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It's not entirely about speed in my case. For me, the primary driver is to make the system stupid enough that I can follow it. Splitting everything up between two volumes involves more mindshare than I'd like to deal with (if I can avoid it). Since I already have a 2TB NVMe drive, it would be pretty amazing if there were a seamless way to make that act as a pre-cache while paired with a much larger SATA drive. I'm not sure that's really a thing in Windows (or any OS) though.
Storage Spaces is flexible. It in fact has tiers for NVMe SSD -> SATA SSD -> SATA HDD, for example. Can take some PowerShell setup with consumer Windows 10, though. I also use DrivePool with a NVMe acting as cache.
 

Maxx

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Of course nothing comes close to my PCIe 4.0 drives, those things are sick fast.
Sequentially, yes. NVMe as a protocol is just miles beyond AHCI, although I understand people generally not being able to leverage it. Then again with the upcoming consoles, DirectStorage, etc., plus with NVMe/PCIe drives overtaking SATA last year, I think we have a bright future there.
 

Maxx

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Another option would be to use two 2TB NVMe drives on a PCIe card that provides multiple M.2 slots and join them in a RAID set
Yep, can use the Hyper with a board that has PCIe bifurcation, there's adapters also with their own controllers (Gigabyte sells one that goes over x8), you can run multiple single adapters too. Of course the exact speeds are dependent on the motherboard/chipset. You can form a RAID/stripe a number of ways, UEFI, OROM, in Windows, via Storage Spaces, etc.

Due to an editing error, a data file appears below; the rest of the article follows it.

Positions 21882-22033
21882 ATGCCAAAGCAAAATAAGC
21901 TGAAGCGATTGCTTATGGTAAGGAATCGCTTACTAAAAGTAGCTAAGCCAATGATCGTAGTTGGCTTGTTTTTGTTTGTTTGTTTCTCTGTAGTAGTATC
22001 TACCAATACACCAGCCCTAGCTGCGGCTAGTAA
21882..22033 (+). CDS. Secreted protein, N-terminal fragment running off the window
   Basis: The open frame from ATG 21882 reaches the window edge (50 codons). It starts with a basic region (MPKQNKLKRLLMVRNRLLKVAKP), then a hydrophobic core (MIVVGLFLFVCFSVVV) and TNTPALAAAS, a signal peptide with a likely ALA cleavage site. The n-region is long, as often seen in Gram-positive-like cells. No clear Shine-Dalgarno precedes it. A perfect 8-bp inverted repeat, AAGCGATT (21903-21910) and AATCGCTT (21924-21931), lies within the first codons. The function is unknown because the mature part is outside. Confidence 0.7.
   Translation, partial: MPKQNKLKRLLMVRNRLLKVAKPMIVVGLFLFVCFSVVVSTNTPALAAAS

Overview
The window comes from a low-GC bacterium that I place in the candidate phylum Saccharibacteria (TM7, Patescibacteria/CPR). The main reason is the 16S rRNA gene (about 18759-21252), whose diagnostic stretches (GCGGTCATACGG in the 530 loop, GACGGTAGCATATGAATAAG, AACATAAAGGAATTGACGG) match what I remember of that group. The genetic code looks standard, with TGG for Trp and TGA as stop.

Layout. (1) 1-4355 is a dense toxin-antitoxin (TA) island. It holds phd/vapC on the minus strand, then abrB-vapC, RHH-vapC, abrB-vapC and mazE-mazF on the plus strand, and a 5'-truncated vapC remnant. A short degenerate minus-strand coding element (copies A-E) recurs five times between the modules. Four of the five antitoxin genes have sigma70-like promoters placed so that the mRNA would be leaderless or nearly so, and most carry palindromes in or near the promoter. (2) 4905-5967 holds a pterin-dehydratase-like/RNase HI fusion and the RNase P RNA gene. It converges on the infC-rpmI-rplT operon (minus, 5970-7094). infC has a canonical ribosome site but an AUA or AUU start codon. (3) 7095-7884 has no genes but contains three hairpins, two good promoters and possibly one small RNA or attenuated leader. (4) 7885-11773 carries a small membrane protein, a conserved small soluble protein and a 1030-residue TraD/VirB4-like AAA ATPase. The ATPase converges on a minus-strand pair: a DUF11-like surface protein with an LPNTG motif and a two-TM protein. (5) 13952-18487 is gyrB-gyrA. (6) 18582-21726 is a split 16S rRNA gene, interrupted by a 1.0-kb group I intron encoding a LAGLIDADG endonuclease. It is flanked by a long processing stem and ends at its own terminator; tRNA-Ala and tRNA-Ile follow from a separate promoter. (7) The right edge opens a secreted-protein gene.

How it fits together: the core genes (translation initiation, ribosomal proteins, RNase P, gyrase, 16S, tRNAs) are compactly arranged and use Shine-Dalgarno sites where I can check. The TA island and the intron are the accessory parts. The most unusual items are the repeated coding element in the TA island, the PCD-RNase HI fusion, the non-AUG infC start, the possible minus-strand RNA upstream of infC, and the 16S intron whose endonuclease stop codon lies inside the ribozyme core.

Maxx

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Guys, what exactly are enterprise drives and what’s the difference ? Business ?
Many differences. Usually no SLC caching, they'll have power-loss protection (PLP), firmware options like over-provisioning and security features, optimizations for mixed workloads and steady state, more over-provisioning, different form factors, etc.
 

Maxx

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Has Samsung or another major maker announced any plans to expand beyond 2TB? Or is Sabrent still the only option?
Phison was showing off reference designs for 8TB NVMe drives at CES2020. We saw a ton of lines that will go up to 4TB including ADATA's Indigo, Pearl, and Sage drives, Mushkin's EON and EON Pro (latter up to 16TB), which means at least 5 controllers right there: Phison E12/E16, Phison E18, SMI SM2264, SMI SM2267, InnoGrit IG5236. There were a few other drives shown off with controllers that might go that high, e.g. Lexar's proprietary, Marvell's designs, Realtek (e.g. RTS5771), etc.
 

IdiotInCharge

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Have two NVMe drives and one SATA M.2... and that's all the system can take natively (Z390).